sermon gill barnett

Two kinds of Wisdom

‘Two kinds of Wisdom’ was preached by Gill Barnett at St John with St Mark’s on 23rd September 2018. It’s one of her last before she moves on to her new home in Rochdale. It’s based on the Book of Wisdom 2:12, 17-20, James 3:13-4:3 and Mark 9:30-37.

How wise are you?  Is it the same question as ‘how intelligent are you?’  What is wisdom in the world’s eyes compared to wisdom in God’s eyes?

Fish knife or Swiss Army knife?

A picture of wisdom was drawn by the Christian comedian, Milton Jones, comparing it to cutlery.  He said wisdom is not like that special set of knives and forks you keep for certain occasions, locked away in a velvet-lined box – all pristine and shiny. We used to have a set like that home (fish knives), brought out only on special occasions.  Rather wisdom is like a Swiss Army knife, worn and pitted, used and useful, honed and sharpened. A daily help in jobs both big and small.  Used and useful – not so precious that it’s kept hidden away and protected and unused.  ‘Who is wise and understanding among you?’ James asks.  ‘Let him show it.’  Get that Swiss Army knife out and put it to use!

Where does the world look for wisdom?  Who does it judge to be wise?  I suspect those who are successful in business or entertainment, many celebrities are judged to have wisdom.  Is it true wisdom?  Does the world perhaps not mistake selfish ambition, envy, pride, being false to the truth for wisdom?  Mistaking fame for knowledge or celebrity with wisdom?  Too often putting others down so you can rise to the top. Even our entertainment programmes are bent on belittling people so that the ‘wise’ can get a laugh and earn their salaries and status. Jeremy Kyle, Britain’s Got Talent, The Apprentice.  And where would we start in the world of politics – those who are elected to govern us with wisdom? How wise are their pronouncements, their arguments especially when they’re in a tight corner?

Peace and mercy

James says that:

  • selfish ambition, envy, pride, being false to the truth only leads to disorder and wickedness but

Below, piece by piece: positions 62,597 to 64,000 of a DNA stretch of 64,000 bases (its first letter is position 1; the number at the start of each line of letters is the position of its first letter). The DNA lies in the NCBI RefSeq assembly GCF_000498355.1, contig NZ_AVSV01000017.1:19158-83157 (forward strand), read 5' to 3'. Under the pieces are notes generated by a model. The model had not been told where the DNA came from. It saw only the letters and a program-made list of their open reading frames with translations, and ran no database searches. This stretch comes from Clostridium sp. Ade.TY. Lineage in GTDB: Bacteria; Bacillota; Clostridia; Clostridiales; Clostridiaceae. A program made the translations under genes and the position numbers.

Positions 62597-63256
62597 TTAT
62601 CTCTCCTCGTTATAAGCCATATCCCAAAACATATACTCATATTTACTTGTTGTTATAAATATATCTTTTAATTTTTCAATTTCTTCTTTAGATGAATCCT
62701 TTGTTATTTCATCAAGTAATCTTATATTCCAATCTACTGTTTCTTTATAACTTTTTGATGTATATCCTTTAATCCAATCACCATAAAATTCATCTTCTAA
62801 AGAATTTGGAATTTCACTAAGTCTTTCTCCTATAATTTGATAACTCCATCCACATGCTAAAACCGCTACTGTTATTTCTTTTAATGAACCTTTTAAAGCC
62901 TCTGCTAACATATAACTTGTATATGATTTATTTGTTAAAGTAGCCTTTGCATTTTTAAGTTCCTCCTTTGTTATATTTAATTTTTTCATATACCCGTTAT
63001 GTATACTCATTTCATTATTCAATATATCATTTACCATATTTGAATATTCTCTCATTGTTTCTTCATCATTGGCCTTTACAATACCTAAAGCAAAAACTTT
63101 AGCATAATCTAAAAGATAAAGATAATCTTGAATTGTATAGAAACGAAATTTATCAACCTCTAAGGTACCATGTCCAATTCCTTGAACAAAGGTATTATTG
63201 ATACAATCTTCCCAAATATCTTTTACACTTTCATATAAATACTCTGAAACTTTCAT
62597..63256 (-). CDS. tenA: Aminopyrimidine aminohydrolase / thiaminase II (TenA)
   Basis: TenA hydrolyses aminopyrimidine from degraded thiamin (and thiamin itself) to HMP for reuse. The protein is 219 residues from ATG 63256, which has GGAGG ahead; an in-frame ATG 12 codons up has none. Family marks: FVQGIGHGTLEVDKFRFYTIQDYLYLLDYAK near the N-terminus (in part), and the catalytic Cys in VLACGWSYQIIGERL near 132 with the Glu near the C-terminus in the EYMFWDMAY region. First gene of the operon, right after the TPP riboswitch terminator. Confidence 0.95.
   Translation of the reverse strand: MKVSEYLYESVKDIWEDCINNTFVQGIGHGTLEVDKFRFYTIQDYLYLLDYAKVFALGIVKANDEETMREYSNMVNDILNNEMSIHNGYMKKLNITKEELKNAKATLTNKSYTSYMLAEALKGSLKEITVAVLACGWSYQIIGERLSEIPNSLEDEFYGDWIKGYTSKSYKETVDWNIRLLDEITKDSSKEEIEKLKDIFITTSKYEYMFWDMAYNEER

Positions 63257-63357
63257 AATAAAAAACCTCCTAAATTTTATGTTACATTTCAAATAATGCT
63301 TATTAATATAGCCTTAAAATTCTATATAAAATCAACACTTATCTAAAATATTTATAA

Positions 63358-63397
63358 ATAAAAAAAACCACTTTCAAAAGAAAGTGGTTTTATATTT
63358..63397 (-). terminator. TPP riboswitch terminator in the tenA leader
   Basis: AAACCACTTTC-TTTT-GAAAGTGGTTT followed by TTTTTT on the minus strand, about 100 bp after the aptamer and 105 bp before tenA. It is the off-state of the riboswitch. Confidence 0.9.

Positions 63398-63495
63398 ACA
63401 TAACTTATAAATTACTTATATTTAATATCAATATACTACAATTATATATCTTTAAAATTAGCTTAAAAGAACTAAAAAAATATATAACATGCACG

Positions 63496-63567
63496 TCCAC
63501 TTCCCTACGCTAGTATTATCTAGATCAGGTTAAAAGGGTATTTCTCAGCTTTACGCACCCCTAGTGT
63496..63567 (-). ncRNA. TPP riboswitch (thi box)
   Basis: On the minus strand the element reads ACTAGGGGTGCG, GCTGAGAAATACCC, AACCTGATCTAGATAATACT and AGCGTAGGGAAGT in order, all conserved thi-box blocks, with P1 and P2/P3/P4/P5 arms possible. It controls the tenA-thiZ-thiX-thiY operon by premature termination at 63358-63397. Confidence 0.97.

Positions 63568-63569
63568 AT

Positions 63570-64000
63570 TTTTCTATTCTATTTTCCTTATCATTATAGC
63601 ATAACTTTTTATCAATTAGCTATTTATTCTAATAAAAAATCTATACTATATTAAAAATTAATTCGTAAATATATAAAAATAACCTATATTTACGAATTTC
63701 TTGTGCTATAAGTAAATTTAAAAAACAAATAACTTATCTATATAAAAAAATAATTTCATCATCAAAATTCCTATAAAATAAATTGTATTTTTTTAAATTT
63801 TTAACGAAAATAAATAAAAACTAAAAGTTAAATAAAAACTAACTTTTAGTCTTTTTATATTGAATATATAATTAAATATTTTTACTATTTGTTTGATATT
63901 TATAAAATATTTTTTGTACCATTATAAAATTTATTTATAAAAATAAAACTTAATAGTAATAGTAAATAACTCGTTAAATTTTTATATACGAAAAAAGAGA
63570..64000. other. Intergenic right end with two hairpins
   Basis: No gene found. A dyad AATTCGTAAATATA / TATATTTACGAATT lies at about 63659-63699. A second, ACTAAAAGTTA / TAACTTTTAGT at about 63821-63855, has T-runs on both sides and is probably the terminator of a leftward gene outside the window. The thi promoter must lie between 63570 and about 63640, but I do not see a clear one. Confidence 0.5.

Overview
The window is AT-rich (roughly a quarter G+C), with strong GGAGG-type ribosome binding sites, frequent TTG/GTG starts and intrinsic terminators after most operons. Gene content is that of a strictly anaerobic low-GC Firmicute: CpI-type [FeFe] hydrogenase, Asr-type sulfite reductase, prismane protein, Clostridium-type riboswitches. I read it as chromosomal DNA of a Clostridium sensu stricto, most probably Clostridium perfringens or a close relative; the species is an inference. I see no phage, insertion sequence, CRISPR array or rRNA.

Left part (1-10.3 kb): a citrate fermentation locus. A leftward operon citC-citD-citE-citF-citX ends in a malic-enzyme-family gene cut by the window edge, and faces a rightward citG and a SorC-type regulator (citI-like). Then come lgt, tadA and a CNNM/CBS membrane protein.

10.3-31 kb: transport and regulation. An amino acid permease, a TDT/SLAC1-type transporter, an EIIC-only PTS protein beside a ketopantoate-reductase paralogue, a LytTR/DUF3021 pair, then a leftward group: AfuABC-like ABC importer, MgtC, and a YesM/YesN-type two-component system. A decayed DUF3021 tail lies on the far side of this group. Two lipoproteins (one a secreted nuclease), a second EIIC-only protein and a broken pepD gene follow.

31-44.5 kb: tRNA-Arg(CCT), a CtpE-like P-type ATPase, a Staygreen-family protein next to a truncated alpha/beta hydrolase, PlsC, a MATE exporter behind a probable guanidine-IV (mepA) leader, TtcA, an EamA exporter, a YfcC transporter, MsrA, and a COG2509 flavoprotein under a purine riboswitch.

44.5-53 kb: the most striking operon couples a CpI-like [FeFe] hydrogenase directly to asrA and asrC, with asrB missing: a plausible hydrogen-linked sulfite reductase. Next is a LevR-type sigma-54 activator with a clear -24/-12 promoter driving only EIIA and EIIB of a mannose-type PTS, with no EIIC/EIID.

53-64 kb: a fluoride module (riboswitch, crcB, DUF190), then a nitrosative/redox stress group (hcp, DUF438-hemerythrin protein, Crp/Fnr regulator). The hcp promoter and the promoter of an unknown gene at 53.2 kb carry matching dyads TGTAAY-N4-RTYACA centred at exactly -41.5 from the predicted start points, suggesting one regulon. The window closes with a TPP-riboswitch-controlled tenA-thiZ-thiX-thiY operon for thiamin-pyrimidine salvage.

• the wisdom which comes from God leads to peace and mercy without partiality or hypocrisy.

Remember last week’s reading about not preferring the rich and successful over the poor of the world?  How wise does that seem in the world’s eyes?  That’s an example of worldly rather than heavenly wisdom.  Heavenly wisdom is quite different.

God gives us wisdom for a reason.  In Proverbs, Wisdom is depicted as a woman calling out in the highways and byways to anyone who would choose to hear.  So wisdom is not kept hidden away.  It is not meant for the posh, the privileged, the elected, the successful in the world’s eyes.  Wisdom is God working at street level.  Wisdom is at home rubbing shoulders with everyone and anyone – great or small.  ‘Does not wisdom call, and does not understanding raise her voice?  On the heights, beside the way, at the crossroads she takes her stand; beside the gates in front of the town, at the entrance of the portals she cries out: ‘To you, O people, I call, and my cry is to all that live.’’

Two kinds of wisdom

Most of the things that the world currently regards as wise or clever come from or lead to, disorder. But ‘the wisdom from above is first pure, then peaceable, gentle, willing to yield, full of mercy and good fruits, without a trace of partiality or hypocrisy.’  But what sort of newspaper headline would that give?

True wisdom is not related to intelligence or learning, academic achievement or life-experience. And it is not restricted to seats of learning, colleges and universities.  Rather, its place is in the street.

The gospel story today tells us of how the disciples lacked wisdom and insight into what Jesus was about – even though he had been preparing them for the end story all along.  Did Jesus refer them to scholars, scribes, back to the Torah, to the temple?  No, Jesus ‘took a little child and put it among them.’  Wisdom is found in the most ordinary, least glamorous places.  Wisdom leads to ‘a harvest of righteousness sown in peace for those who make peace.’  It is not found in fame, money, celebrity, drugs, possessions, achievements.  Wisdom comes from God and God alone and it is his desire to reveal to us how to live fully, completely, in peace.

Put it to use

People are still searching for this wisdom and it’s right here waiting to be taken up and put to use – not locked away.  Love the Lord your God with all your heart, with all your soul, with all your mind and with all your strength and love your neighbour as yourself.  The wisdom from God is about love, not of self but of God then others.

‘Who is wise and understanding among you?’ James asks.  Let him show it.’ So, get out that Swiss Army knife and put it to use!

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